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105 of 124 people found the following review helpful By Rodney J. Szasz on December 23, 2002
Format: Paperback
Dawkins the old Master is at his best and worst in this book. The premise of the bookis arranged around the idea that Poetry and Art are sometimes in fundemental opposition to science. But why should they be Dawkins asks?
It is a fair question and one must make allowances for some bad scientific allegories as well as plain bad poetry. Dawkins has started out with a wonderful idea and he develops it very nicely for about half of the book. Then the book begins to degenerate into something of a jumbled criticism of Steven J. Gould (nothing new there) and the wanderings and adapted characteristics of hedge sparrows and --- no surprise --- a defence of the selfish-gene theory.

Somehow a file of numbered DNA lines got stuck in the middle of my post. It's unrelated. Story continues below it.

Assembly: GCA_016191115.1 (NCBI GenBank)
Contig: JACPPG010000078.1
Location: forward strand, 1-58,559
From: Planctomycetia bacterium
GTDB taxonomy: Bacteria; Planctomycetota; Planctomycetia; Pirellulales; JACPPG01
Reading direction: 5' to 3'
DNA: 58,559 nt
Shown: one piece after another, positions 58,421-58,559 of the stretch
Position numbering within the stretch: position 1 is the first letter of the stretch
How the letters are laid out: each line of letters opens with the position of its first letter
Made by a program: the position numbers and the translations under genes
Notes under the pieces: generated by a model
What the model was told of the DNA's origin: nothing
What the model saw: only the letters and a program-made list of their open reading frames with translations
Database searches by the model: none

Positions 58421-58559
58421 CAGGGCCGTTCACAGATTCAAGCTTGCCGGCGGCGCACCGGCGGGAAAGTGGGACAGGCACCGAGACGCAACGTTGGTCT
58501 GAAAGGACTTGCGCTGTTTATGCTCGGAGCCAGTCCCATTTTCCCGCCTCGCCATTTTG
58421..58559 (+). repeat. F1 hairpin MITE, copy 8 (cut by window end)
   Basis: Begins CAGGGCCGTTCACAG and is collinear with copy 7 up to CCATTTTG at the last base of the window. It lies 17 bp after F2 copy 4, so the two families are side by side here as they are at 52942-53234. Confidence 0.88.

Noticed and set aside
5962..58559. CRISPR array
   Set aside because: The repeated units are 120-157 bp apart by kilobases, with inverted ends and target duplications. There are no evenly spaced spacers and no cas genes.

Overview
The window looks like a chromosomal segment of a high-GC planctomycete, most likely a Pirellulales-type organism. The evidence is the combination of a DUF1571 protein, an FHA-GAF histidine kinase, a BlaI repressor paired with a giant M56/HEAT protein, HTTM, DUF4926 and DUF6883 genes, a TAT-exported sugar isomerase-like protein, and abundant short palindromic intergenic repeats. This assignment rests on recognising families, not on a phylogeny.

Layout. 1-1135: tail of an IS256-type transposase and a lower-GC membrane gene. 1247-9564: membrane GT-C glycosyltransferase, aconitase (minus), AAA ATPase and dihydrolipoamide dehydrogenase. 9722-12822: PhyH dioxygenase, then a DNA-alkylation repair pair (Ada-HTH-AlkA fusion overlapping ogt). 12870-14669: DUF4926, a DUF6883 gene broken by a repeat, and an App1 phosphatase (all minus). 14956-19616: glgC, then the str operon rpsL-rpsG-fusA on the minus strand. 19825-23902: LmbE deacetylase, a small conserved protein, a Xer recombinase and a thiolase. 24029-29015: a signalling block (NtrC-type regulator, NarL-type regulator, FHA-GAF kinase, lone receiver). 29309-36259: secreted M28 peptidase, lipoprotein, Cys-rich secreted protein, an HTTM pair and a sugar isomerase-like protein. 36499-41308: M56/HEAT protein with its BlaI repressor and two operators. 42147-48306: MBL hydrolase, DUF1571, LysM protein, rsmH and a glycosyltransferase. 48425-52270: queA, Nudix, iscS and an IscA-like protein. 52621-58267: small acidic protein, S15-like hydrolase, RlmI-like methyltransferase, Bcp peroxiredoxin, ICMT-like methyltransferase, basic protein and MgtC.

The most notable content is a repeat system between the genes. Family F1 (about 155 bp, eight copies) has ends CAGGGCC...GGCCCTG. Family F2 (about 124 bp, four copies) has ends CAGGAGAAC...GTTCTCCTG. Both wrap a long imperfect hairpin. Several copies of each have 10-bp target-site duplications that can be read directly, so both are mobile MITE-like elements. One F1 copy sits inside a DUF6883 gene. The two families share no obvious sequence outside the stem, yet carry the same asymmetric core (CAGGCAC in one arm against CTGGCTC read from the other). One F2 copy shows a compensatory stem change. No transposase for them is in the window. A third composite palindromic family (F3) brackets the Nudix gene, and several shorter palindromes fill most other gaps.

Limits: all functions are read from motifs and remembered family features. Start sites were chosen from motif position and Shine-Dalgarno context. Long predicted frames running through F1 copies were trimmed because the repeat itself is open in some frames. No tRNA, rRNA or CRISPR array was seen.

In final analysis Dawkins starts out with one of the those cosmic-wonder-of-science books, and then it degenerates into borderline pedantry, with interesting bits of science thrown in around the sides. Dawkins is not the populariser that is Carl Sagan and his writing in this book shows it.
Dawkins is at his best when he has a specific point to prove in an area that he knows well. "The Blind Watchmaker" and "The Extended Phenotype" and the "Selfish Gene" are all par excellance when it comes to him arguing from a first premise in his area of expertise.
Dawkins is also an old crusty Oxbridge lecturer and it comes across in this book. I like that a lot! I think that some readers may be a little bit perturbed to be told what to think. But let's get it straight here. This man has one of the greatest minds in Modern Zoology -- it behooves us to listen to him. We have a lot to learn from him.